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Welsh Government has partnered with the OECD (Organisation for Economic Co-operation and Development) in a new two-year project to analyse Welsh multi-level governance systems to support its regionalisation agenda.

It will help inform the implementation of the ‘Economic Action Plan’ as part of ‘Prosperity for All’, and support the development of the replacement regional investment approach to replace EU Structural Funds post-Brexit.

Why is Welsh Government engaging with the OECD?

The OECD has a world-leading reputation for providing robust, evidence-based challenge to the status quo. Its work will provide a catalyst change, opening up new avenues of activity and develop creative partnerships.

The OECD is a world-leading authority on regional economic development. Welsh Government wants to utilise its expertise to support the development of a regional economic development policy in Wales and a framework for future regional investment to replace European Structural and Investment (ESI) funds.

The project will involve a selection of high-level international experts and peer-reviewers, and public officials from other OECD countries, who will use their expertise and policy experience to enrich the analysis. This will help ensure the project is grounded not just in theory but also by examples of best practice.

The OECD’s input will help ensure Wales has in place policy, governance and delivery mechanisms which embed international best practice and can deliver a more prosperous and equal Wales in line with Wales’ legislative landscape.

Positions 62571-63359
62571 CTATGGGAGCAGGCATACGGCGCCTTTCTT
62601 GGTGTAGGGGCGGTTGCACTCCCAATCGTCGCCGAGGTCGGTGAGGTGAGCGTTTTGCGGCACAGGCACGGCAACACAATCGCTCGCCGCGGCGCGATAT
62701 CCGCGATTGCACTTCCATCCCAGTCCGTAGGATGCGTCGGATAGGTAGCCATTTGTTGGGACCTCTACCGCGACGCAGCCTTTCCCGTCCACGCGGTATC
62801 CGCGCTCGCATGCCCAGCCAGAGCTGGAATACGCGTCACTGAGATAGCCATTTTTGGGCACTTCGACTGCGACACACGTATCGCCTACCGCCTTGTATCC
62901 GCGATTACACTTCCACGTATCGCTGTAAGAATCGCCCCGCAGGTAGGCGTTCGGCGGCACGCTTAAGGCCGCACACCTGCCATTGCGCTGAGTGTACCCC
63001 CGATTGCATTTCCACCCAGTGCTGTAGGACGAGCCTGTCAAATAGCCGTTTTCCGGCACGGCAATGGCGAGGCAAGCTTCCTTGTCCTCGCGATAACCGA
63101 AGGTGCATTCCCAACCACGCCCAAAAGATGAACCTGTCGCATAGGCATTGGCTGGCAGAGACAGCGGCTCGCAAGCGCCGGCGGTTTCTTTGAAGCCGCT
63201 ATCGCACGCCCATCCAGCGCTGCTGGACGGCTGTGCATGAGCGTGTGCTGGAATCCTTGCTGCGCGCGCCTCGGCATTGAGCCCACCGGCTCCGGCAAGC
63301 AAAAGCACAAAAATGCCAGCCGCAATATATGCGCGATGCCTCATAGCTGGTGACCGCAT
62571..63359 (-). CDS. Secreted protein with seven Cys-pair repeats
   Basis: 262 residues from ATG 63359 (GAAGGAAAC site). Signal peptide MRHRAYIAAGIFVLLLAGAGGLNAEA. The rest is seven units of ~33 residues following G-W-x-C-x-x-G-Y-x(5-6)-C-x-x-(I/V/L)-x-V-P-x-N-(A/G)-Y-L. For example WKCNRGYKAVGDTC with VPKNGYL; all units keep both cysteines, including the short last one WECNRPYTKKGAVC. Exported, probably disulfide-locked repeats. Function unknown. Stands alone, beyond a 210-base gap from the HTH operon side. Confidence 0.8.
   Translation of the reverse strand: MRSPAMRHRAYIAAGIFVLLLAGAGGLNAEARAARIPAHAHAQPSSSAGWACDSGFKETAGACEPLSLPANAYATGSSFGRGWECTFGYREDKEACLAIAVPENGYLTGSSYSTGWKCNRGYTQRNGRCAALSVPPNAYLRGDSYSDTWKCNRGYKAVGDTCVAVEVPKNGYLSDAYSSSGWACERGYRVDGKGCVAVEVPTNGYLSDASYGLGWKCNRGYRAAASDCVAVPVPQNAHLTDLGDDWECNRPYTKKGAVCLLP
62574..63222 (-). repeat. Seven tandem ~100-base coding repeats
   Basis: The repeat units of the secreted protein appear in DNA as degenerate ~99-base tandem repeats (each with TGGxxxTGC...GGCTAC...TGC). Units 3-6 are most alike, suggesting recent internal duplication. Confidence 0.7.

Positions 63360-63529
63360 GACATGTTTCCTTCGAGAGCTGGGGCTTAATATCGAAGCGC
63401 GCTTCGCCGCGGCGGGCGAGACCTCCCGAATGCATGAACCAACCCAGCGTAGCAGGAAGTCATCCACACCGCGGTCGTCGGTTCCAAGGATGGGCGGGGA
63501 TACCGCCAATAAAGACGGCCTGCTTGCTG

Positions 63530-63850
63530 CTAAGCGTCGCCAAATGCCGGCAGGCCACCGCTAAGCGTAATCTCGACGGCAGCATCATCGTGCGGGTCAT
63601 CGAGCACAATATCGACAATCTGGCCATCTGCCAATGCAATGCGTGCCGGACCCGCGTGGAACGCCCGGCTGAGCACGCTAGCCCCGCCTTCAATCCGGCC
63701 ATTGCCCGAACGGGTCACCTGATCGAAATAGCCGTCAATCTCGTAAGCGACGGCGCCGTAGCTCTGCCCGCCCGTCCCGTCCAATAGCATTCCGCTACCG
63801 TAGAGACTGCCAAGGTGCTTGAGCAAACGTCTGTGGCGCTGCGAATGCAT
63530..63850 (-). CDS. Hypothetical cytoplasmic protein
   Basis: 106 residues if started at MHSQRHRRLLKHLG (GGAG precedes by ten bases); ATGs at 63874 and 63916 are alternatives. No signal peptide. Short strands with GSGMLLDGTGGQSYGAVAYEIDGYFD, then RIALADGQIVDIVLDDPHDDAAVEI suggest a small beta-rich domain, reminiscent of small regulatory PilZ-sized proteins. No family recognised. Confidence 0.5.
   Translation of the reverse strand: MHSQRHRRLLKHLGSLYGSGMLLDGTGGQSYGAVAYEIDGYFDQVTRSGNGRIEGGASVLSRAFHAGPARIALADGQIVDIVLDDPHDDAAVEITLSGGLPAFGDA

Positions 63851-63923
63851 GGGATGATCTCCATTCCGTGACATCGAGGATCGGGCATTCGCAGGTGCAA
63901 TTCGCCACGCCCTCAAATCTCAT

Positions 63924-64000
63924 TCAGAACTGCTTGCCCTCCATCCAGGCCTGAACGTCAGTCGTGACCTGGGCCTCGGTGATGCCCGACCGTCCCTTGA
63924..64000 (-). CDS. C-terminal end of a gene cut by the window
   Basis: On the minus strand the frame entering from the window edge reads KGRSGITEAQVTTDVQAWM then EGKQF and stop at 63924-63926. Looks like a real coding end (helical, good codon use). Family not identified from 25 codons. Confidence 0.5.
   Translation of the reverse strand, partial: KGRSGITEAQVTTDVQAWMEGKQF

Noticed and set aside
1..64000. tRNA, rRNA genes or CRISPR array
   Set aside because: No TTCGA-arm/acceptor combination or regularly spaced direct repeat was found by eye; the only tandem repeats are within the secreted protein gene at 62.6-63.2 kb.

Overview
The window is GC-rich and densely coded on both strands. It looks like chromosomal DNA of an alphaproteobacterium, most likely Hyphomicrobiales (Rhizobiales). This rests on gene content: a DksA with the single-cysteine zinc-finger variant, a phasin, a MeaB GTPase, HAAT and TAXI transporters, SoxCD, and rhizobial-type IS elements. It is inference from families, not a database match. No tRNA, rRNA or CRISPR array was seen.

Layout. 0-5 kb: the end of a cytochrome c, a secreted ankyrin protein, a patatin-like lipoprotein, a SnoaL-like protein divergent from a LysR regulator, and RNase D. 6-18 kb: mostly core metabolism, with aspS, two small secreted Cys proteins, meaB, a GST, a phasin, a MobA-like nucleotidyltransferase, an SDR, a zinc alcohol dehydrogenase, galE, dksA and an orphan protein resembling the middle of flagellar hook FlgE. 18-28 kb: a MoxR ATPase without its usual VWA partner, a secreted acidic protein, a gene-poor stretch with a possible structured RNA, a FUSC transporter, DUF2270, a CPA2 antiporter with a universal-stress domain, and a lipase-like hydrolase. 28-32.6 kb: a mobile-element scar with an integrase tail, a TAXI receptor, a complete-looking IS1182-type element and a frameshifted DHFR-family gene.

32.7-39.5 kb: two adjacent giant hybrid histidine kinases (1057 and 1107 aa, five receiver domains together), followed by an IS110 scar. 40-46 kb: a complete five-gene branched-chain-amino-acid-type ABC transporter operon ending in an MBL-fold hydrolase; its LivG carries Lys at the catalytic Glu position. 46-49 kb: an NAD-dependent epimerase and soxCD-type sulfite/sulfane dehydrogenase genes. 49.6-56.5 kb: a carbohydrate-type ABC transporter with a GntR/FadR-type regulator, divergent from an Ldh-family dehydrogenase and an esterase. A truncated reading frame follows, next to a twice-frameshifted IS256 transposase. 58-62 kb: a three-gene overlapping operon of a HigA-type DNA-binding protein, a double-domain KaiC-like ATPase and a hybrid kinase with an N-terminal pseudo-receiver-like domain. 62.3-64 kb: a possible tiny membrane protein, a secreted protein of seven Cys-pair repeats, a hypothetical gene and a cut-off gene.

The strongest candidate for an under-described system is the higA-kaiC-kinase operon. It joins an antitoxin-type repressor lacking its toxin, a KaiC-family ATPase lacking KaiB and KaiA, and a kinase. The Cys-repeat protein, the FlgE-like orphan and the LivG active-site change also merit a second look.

Purpose of the project

The project will support the Welsh Government in its regionalisation efforts by enhancing institutional capacity for delivering regional objectives, ensuring effective public investment across levels of government. It will identify mechanisms that can strengthen fiscal and financial capacity through fiscal decentralisation, tax policy, public-private partnerships and land-value capture.

The project involves strands of activities focused on diagnosing the strengthens and challenges of the Welsh multi-level governance system, developing a toolkit for action, and facilitating interaction with domestic stakeholders and international peers that centres on comparable benchmarks and experience exchange, as well as monitoring of progress.


The project has 3 main outputs:

  • An analysis of the Welsh multi-level governance system, including institutions and frameworks in order to help build institutional capacity for regional governance and more effective public investment. This will take the form of a study of approximately 100-150 pages on multi-level governance structures and practices in Wales that includes coordination mechanisms and public investment practices, including a case study.
  • Development of a toolkit for action to support the fiscal and financial capacity for regional development and infrastructure investment, including enhanced and streamlined monitoring and evaluation mechanisms for regional development policy and investment effectiveness. This would be applicable to all levels of government in Wales.
  • A 2-seminar series with relevant stakeholders to discuss the main recommendations emanating from the case study and implementation of the operational toolkit.


The OECD will conduct a series of study missions to meet key actors involved, including policy-makers, academics and researchers, representatives of the business community, financial institutions, NGOs, etc.

The OECD will also hold two seminars, the first by the end of Q3 this year to input into the analytical and case studies, the second by the end of Q1 next year to test preliminary recommendations.

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